British Navy Sandown-class Minehunter HMS Ramsey M110 joins NATO minehunting force in Baltic

2020/06/1591009867.jpg
Read: 619     15:44     01 June 2020    

The British Navy Sandown-class Minehunter HMS Ramsey (M110) joins NATO minehunting force in Baltic. The Faslane-based ship – which specializes in finding mines in deep waters – is spending the next five weeks with an international task group dealing with problems past, present and future.


The British Navy HMS Ramsey takes over from her sister HMS Grimsby which earlier this spring was attached to Standing Mine Countermeasures Group 1, the NATO force dedicated to eliminating the threat of historic mines in the waters of northern Europe, practicing dealing with present-day mines, and promoting the alliance and freedom of the seas.

British Navy HMS Ramsey arrived during the second phase of a nine-day exercise by the NATO group as it conducted its latest operation to remove historic ordnance from the depths off the coast of Estonia. The NATO group – Ramsey, plus flagship FGS Donau, Norwegian minesweeper Otra and German minehunter Fulda – were joined by Estonian naval forces for the concerted effort, including two old friends.

The Estonians snapped up three Sandown-class ships back in 2006, two of which – Admiral Cowan (ex-HMS Sandown) and Ugandi (formerly HMS Bridport) – took part in the joint exercise.

The HMS Ramsey is a Sandown-class minehunter – and her glass-reinforced plastic hull gives the ship the same magnetic signature as a fridge freezer. She is equipped with Type 2093 variable depth sonar, and has the ability to detect an object the size of a football 600m below the surface.

The Sandown Class is equipped with two underwater PAP 104 mk5 remote-controlled mine-disposal vehicles, supplied by Societe ECA. The vehicle is controlled via a 2,000 m fiber-optic cable. A lighting system, low light level black and white camera and a color camera are fitted. The vehicle is also fitted with high-resolution sonar. The sensor data is transmitted back to the operations control centre on the ship.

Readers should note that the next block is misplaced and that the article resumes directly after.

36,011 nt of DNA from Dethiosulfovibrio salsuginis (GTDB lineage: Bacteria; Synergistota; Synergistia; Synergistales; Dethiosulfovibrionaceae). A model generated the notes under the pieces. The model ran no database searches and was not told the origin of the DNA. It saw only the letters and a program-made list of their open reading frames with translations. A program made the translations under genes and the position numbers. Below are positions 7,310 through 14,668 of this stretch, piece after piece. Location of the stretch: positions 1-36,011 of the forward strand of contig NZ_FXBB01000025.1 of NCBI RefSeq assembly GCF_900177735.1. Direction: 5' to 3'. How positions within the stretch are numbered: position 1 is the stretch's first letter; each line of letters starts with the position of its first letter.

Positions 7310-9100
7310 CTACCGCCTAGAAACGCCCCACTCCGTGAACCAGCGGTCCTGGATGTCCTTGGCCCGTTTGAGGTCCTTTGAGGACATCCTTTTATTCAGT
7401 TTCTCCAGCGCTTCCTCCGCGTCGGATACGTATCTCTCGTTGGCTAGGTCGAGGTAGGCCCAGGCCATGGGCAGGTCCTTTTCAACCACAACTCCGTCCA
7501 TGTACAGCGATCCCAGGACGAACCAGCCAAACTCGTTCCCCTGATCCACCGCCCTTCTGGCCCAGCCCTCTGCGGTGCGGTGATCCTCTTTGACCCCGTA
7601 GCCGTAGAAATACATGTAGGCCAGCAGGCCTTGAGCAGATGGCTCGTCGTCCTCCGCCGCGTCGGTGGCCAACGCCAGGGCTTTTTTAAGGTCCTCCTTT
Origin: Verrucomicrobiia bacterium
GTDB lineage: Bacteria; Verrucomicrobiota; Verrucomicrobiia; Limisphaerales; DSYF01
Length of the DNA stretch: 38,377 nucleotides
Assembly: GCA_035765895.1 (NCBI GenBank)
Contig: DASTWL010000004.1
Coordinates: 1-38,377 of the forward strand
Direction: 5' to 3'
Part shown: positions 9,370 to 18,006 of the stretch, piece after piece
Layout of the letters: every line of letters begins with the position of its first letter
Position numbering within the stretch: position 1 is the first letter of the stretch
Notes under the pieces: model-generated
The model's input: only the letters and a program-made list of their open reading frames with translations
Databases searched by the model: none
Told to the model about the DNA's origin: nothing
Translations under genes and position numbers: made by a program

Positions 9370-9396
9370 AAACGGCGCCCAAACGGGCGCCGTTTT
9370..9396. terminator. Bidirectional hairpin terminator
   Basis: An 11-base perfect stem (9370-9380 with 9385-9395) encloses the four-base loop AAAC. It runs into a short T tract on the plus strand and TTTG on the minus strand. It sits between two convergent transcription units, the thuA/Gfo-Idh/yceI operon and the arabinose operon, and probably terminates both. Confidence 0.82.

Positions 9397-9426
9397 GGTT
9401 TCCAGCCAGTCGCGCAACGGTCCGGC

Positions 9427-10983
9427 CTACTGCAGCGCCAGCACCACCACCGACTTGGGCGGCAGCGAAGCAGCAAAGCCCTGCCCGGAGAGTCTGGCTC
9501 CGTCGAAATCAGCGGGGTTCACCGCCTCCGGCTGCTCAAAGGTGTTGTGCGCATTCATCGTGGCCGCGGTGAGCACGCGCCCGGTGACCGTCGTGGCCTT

The main payload is a 100 kg mine disposal charge which can be replaced by a manipulator. Wire cutters are used to release moored mines from the column of water above the sea bed. The mine disposal vehicles can be deployed to a depth of 300 m.

The Sandown Class is also equipped with two Barricade lightweight decoy launchers supplied by ML Aviation of Andover. The launchers are capable of dispensing infrared decoys and chaff in confusion, distraction and centroid seduction modes of operation.

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British Navy Sandown-class Minehunter HMS Ramsey M110 joins NATO minehunting force in Baltic

2020/06/1591009867.jpg
Read: 620     15:44     01 June 2020    

The British Navy Sandown-class Minehunter HMS Ramsey (M110) joins NATO minehunting force in Baltic. The Faslane-based ship – which specializes in finding mines in deep waters – is spending the next five weeks with an international task group dealing with problems past, present and future.


The British Navy HMS Ramsey takes over from her sister HMS Grimsby which earlier this spring was attached to Standing Mine Countermeasures Group 1, the NATO force dedicated to eliminating the threat of historic mines in the waters of northern Europe, practicing dealing with present-day mines, and promoting the alliance and freedom of the seas.

British Navy HMS Ramsey arrived during the second phase of a nine-day exercise by the NATO group as it conducted its latest operation to remove historic ordnance from the depths off the coast of Estonia. The NATO group – Ramsey, plus flagship FGS Donau, Norwegian minesweeper Otra and German minehunter Fulda – were joined by Estonian naval forces for the concerted effort, including two old friends.

The Estonians snapped up three Sandown-class ships back in 2006, two of which – Admiral Cowan (ex-HMS Sandown) and Ugandi (formerly HMS Bridport) – took part in the joint exercise.

The HMS Ramsey is a Sandown-class minehunter – and her glass-reinforced plastic hull gives the ship the same magnetic signature as a fridge freezer. She is equipped with Type 2093 variable depth sonar, and has the ability to detect an object the size of a football 600m below the surface.

The Sandown Class is equipped with two underwater PAP 104 mk5 remote-controlled mine-disposal vehicles, supplied by Societe ECA. The vehicle is controlled via a 2,000 m fiber-optic cable. A lighting system, low light level black and white camera and a color camera are fitted. The vehicle is also fitted with high-resolution sonar. The sensor data is transmitted back to the operations control centre on the ship.

The main payload is a 100 kg mine disposal charge which can be replaced by a manipulator. Wire cutters are used to release moored mines from the column of water above the sea bed. The mine disposal vehicles can be deployed to a depth of 300 m.

The Sandown Class is also equipped with two Barricade lightweight decoy launchers supplied by ML Aviation of Andover. The launchers are capable of dispensing infrared decoys and chaff in confusion, distraction and centroid seduction modes of operation.

Navy Recognition



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